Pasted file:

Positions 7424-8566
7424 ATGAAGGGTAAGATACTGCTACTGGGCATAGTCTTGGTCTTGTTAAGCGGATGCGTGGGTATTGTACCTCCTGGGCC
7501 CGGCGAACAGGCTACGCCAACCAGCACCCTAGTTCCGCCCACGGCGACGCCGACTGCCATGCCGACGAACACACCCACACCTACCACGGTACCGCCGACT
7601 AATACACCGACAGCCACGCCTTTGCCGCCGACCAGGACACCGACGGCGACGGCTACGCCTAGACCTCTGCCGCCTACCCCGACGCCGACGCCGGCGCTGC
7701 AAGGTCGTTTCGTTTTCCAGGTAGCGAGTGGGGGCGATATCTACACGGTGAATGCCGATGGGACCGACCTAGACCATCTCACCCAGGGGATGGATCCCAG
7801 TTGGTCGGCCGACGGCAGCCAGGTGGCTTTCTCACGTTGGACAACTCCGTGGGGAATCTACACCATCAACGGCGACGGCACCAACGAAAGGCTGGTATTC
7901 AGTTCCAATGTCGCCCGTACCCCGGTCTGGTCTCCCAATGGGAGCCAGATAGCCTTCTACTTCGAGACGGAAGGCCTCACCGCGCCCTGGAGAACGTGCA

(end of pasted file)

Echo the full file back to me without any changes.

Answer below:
Positions 7424-8566
7424 ATGAAGGGTAAGATACTGCTACTGGGCATAGTCTTGGTCTTGTTAAGCGGATGCGTGGGTATTGTACCTCCTGGGCC
7501 CGGCGAACAGGCTACGCCAACCAGCACCCTAGTTCCGCCCACGGCGACGCCGACTGCCATGCCGACGAACACACCCACACCTACCACGGTACCGCCGACT
7601 AATACACCGACAGCCACGCCTTTGCCGCCGACCAGGACACCGACGGCGACGGCTACGCCTAGACCTCTGCCGCCTACCCCGACGCCGACGCCGGCGCTGC
7701 AAGGTCGTTTCGTTTTCCAGGTAGCGAGTGGGGGCGATATCTACACGGTGAATGCCGATGGGACCGACCTAGACCATCTCACCCAGGGGATGGATCCCAG
7801 TTGGTCGGCCGACGGCAGCCAGGTGGCTTTCTCACGTTGGACAACTCCGTGGGGAATCTACACCATCAACGGCGACGGCACCAACGAAAGGCTGGTATTC
7901 AGTTCCAATGTCGCCCGTACCCCGGTCTGGTCTCCCAATGGGAGCCAGATAGCCTTCTACTTCGAGACGGAAGGCCTCACCGCGCCCTGGAGAACGTGCA